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Congressman Mike Quigley

Representing the 5th District of Illinois

Quigley Introduces Resolution Recognizing May as National Brain Tumor Awareness Month

May 19, 2017
Press Release

WASHINGTON – Today, U.S. Representative Mike Quigley (IL-05), a member of the House Appropriations Committee, introduced a bipartisan resolution designating May 2017 as “National Brain Tumor Awareness Month,” when brain tumor advocates nationwide unite in awareness, outreach, and advocacy activities. He introduced a similar resolution last year.

“I am proud to re-introduce this resolution in hopes of re-focusing our attention on ending this devastating disease,” said Rep. Quigley. “President Obama’s cancer ‘moonshot’ initiative moved us in the right direction, but much more work remains to address the challenges involved in finding a cure for all forms of cancer, including brain tumors. From increasing awareness and understanding to improving research and treatment options, together we can help save lives.”

Unbeknownst to many, brain tumors are the leading cause of death from cancer in children under the age of 14, second leading cause of death from cancer for children and teens under the age of 20, and third leading cause of death from cancer in young adults ages 20 to 39. Almost 78,000 people in the United States were diagnosed with a primary brain tumor last year, and up to 170,000 more were diagnosed with metastatic brain tumors that were the result of cancer spreading from another part of the body to the brain. Sadly, over 16,000 people in the United States were estimated to have lost their battle with a brain tumor last year.

The treatment and removal of brain tumors present significant challenges because of the brain's uniquely complex and fragile nature, due in part to there being more than 120 different types of tumors. While brain tumor research is supported by a number of private nonprofit research foundations and by institutes at the National Institutes of Health, there still remain daunting obstacles to the development of new treatments. Moreover, there are currently no strategies for screening or early detection of brain tumors.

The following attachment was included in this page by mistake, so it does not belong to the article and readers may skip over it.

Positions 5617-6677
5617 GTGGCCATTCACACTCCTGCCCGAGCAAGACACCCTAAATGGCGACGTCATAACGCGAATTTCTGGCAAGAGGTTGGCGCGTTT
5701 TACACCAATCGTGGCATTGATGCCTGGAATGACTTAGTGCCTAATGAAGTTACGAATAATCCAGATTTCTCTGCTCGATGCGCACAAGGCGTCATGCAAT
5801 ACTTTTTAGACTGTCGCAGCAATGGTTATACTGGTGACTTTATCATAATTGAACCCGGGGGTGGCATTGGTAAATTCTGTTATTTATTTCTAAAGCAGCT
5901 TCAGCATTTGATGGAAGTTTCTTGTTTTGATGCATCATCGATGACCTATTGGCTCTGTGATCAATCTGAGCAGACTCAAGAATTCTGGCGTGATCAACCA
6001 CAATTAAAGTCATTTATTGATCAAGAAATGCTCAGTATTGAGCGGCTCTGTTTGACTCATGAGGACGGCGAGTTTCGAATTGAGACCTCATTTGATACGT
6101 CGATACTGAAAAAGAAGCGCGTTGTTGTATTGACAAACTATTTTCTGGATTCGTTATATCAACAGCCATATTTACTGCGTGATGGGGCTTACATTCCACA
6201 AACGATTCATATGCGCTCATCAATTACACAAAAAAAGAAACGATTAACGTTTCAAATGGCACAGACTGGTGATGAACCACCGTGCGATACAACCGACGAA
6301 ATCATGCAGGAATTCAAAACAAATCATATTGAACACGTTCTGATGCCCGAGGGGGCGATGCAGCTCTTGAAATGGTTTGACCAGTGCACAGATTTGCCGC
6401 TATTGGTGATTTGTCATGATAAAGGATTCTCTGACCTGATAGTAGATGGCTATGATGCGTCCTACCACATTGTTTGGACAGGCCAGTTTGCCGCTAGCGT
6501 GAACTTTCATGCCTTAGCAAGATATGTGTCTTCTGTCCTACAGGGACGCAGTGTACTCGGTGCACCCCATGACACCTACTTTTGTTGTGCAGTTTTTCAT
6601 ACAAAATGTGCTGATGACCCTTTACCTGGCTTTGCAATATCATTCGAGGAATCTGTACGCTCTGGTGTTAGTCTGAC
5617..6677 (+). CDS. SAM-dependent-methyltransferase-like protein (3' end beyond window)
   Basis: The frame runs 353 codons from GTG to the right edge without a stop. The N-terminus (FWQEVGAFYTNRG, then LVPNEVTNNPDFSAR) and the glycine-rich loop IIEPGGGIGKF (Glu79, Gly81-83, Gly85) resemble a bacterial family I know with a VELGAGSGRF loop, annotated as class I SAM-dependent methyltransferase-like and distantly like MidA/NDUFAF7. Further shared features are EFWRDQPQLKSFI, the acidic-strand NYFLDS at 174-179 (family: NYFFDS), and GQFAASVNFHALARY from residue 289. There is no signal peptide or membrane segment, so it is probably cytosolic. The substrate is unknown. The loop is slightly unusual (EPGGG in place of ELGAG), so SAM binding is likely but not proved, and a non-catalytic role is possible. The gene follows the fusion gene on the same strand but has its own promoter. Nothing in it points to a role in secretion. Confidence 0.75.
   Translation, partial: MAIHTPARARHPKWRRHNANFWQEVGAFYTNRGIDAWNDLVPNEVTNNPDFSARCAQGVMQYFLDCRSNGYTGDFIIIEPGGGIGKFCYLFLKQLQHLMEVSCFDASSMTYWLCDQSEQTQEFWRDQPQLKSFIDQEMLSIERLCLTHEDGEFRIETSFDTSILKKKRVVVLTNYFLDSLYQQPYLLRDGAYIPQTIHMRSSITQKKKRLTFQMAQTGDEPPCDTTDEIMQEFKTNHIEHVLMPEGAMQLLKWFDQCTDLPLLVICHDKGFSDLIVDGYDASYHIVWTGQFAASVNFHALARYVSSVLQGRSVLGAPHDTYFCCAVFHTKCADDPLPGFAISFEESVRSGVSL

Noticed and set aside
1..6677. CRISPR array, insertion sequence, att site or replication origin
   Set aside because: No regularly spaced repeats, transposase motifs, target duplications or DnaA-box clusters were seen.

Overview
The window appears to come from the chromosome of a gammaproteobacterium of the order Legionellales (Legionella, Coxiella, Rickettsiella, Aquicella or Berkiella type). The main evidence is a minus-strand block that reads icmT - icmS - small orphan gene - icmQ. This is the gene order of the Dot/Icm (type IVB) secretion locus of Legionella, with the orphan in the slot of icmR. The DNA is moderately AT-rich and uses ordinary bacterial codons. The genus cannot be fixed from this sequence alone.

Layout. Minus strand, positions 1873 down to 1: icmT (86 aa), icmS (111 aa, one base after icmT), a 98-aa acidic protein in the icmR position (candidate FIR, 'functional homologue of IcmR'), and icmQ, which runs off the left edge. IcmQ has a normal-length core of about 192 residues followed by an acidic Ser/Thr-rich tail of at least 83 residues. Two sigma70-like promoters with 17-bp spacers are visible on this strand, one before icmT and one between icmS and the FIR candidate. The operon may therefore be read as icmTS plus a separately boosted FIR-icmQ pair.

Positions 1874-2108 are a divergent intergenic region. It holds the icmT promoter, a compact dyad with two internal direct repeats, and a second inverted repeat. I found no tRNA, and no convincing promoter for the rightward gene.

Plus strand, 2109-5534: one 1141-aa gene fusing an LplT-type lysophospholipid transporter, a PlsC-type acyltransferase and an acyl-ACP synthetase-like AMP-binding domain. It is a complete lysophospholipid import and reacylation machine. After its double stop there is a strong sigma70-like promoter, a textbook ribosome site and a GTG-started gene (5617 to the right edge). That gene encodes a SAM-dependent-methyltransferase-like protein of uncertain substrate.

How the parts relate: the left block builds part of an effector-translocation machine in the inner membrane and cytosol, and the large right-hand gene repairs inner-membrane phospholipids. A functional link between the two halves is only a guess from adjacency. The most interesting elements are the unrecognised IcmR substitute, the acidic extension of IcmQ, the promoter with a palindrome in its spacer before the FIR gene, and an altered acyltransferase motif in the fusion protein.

Despite the number of new people diagnosed with a brain tumor every year, and their devastating prognosis, there have only been four FDA-approved drugs and one device to treat brain tumors in the past 30 years. On top of that, the four approved drugs have provided only incremental improvements to patient survival, and mortality rates remain little changed over the past 30 years. There is clearly a need for greater public awareness of brain tumors, including the difficulties associated with research on these tumors and the opportunities for advances in brain tumor research and treatment.

Rep. Quigley’s resolution is endorsed by the American Brain Tumor Association, Society for Neuro-Oncology and the National Brain Tumor Society. Co-sponsors include Reps. Frederica S. Wilson, G. K. Butterfield, Alcee L. Hastings, Nydia M. Velázquez, Nanette Diaz Barragán, Lucille  Roybal-Allard, Marcy  Kaptur, Janice D. Schakowsky, Robin L. Kelly, Eleanor Holmes Norton, Debbie  Dingell, James P. McGovern, Daniel Lipinski, Mike Bost, Danny K. Davis, Ted Lieu, Steve Cohen, Dwight Evans, Jamie Raskin, Yvette D. Clarke, and Bobby L. Rush.